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  • « Book Review: Recovering the Reformed Confession, by R. Scott Clark | Main | mp3 | Not What My Hands Have Done »

    Images of the Savior (29 - The Strange Fire of Nadab and Abihu)

    And there came out fire from Yahweh, and consumed upon the altar the burnt offering and the fat; and all the people saw it, and shouted, and fell on their faces. And the sons of Aaron, Nadab and Abihu, took each one his censer, and put fire in it, and placed incense upon it, and offered before Yahweh strange fire, which he had not commanded them. And there came out fire from Yahweh, and consumed them, and they died before Yahweh. – Leviticus 9:24-10:2

    Although the book of Leviticus is largely full of very detailed instructions for the priestly class, teaching them how to approach God with acceptable sacrifices, how to make a distinction between clean and unclean, and between holy and unholy, at what time and in what ways the solemn festivals are to be observed, and so on, it contains as well a historical prelude immediately following the first series of regulations concerning the offering up of sacrifices, in which Aaron, having been consecrated for his work, offers up the first acceptable sacrifice to the Lord, for his people Israel; and then his two sons, Nadab and Abihu, offer up unacceptable incense, and are put to death. This account serves to underscore the seriousness of the instructions which are detailed everywhere else throughout the book, emphasizing both the vastly salutary and effective nature of the true sacrifices, and the vastly devastating consequences attendant upon approaching Yahweh in any other way. As we have already observed how particularly the priestly class, ministrations, and vestments speak of Jesus Christ the High Priest; and how the various sacrifices speak most clearly of Christ the spotless Lamb of God; we may learn most importantly, from this historical account, of what immeasurable importance those christological types are: for those priests and sacrifices that are in accordance with God's commands, which everywhere foreshadow Christ, are effective to reconcile his people to himself, and to facilitate his presence and good pleasure among them; but those that do not come from himself he is very displeased with, and instead of being propitiated by them, he responds only in great wrath and fury. So true religion ever begins with God, and comes down by his own initiative, and in his own way, and through his own Christ; every other religious work, which originates in the heart of man, is utterly abominable to him.

    Let us observe just how solemnly the priests were dedicated to their ministry, and what we may learn thereby of the seriousness of their discharging their mediatorial duties in accordance with God's word, and also of the ways in which they were marked thereby as forerunners of the coming Christ, our great and final High Priest.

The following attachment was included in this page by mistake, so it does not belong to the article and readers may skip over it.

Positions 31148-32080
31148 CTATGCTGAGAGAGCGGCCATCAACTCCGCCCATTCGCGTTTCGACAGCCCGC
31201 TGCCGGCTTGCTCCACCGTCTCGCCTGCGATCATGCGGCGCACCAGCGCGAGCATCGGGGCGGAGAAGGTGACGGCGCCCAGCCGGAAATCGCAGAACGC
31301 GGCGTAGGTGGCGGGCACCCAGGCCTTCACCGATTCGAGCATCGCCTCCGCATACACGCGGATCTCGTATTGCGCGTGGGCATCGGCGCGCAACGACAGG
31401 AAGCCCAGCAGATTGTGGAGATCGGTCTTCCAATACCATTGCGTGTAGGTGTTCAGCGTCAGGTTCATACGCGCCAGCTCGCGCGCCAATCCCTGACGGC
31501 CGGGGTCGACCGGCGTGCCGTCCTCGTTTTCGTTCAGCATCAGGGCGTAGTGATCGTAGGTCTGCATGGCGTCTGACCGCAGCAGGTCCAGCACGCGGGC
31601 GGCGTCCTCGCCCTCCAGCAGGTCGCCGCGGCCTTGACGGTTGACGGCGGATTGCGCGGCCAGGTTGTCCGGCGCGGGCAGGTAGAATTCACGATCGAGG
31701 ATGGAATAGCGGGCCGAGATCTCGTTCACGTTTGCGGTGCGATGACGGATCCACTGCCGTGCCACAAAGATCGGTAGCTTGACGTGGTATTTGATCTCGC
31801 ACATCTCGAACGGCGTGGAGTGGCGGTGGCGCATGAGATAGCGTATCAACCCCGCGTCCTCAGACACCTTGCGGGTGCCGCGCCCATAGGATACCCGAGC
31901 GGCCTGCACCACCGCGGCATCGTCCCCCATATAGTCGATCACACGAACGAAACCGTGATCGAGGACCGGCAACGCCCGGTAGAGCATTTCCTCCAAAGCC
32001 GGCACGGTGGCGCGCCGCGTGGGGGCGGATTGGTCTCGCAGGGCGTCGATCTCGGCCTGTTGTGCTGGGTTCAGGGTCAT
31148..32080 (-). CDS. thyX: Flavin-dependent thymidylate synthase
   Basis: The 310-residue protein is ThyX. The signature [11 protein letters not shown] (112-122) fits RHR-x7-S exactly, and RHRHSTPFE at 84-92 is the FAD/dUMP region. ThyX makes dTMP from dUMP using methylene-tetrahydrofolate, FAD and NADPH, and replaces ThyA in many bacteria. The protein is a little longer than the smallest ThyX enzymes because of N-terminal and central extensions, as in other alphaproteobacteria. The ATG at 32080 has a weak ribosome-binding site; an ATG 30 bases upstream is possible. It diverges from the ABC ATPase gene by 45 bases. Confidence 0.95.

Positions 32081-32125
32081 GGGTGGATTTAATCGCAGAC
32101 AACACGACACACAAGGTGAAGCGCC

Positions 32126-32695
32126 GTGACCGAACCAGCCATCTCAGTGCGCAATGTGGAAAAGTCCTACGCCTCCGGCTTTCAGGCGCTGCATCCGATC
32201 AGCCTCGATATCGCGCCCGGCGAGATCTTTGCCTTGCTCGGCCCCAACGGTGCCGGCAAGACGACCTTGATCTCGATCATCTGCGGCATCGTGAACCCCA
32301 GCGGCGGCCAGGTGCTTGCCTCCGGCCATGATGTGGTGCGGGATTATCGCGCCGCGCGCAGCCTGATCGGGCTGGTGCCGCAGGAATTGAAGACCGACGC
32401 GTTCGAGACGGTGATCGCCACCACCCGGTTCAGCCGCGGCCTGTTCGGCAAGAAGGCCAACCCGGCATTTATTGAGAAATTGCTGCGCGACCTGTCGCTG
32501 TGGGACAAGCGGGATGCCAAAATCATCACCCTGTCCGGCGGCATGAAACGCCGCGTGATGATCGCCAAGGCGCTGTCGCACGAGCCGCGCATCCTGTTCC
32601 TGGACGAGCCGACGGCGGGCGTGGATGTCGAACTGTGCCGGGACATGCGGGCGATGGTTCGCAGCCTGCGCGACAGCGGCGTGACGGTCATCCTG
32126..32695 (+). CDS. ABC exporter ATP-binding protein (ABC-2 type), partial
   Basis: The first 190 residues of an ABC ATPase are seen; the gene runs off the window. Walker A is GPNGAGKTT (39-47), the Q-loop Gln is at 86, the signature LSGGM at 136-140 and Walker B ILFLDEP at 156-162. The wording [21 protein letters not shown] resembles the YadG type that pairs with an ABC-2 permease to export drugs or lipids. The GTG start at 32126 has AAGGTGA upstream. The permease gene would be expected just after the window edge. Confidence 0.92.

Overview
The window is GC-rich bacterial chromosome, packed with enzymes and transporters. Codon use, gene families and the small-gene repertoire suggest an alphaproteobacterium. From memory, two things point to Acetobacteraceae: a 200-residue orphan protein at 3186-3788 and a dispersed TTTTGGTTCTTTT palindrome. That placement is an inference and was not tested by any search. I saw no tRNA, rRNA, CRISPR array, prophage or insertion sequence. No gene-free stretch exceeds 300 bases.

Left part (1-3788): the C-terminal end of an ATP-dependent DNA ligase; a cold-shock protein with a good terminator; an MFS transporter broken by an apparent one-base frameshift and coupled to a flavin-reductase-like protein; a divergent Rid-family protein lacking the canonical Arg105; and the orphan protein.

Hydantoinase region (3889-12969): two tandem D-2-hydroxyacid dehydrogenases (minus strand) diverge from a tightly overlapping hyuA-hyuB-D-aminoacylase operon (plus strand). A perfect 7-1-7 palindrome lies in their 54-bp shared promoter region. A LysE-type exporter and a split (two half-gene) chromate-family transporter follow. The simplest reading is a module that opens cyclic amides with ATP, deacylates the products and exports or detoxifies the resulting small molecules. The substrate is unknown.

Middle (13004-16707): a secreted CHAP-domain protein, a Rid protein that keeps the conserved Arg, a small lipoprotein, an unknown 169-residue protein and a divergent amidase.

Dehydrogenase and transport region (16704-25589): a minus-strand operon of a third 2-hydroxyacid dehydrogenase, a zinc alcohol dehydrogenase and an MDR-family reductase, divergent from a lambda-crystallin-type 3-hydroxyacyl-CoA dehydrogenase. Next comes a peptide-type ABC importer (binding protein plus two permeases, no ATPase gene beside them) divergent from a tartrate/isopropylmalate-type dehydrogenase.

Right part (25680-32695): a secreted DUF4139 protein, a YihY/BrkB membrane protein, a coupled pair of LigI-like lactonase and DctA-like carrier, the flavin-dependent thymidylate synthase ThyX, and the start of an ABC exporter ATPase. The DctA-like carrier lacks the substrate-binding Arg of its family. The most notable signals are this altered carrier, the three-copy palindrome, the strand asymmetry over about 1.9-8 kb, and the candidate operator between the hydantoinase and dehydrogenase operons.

We see first that Aaron and his sons were ceremonially washed by Moses, and then clothed with their sacred vestments (Leviticus 8:6-9), which were eminently instructive of Christ, and of which we have spoken elsewhere, before they were permitted to begin their sacrificial ministries. Now, as regards the work of Christ in their behalf, this teaches us that, before they could offer acceptable service to God, they had to be washed and purified, which is something that Christ alone can accomplish, whose side poured forth water for our washing and blood for our atonement (John 19:34-35); but as regards their typological function as predecessors of Christ, it hints of his baptism, through which he had first to pass, to fulfill all righteousness, before taking up his priestly vestments, as it were, and so offering himself up as a sacrifice for his people (see Matthew 3:13-17).

    Then, we see that the priests were immediately thereafter anointed with oil (Leviticus 8:10-12), which is a type of the Holy Spirit, and which teaches both of their need to perform their own ministry through the power of the Spirit of God, and likewise teaches typologically of the fact that Christ would be anointed with the Holy Spirit (as even that title, the Christ, signifies), and so would accomplish his anti-typical ministry in the Spirit's power (see Isaiah 61:1-2; Luke 4:1, 14). We may see the seriousness and necessity for the actual realization of this symbolic ceremony in the daily ministrations of the priests, in that most solemn command with which Moses charges the priests, just after the death of Nadab and Abihu, that they are in no account to partake of any alcoholic drinks in the course of their ministry, that they might rather be filled with the Spirit, and taught of him how to make distinction between holy and unholy, and clean and unclean. So also, we today are to be filled with the Spirit, and not drunk with wine (Ephesians 5:18). Now, this prohibition contains as well a typological implication, which was fulfilled in the culminative priestly work of Christ; and that is, that when he engaged as our High Priest to offer himself up as a sacrifice, when he had tasted of the dulling narcotic of wine and myrrh, he would not drink of it, so that what he did for us, he might do entirely by the power of the Spirit, and so be acceptable to God (Matthew 27:34). So in this circumstance, as well, we see both a typological pointing to Christ, and an instruction for all of us who belong to Christ, to follow in his footsteps, in a manner, by doing all our Christian duties by the power of the selfsame Spirit who raised Jesus from the dead.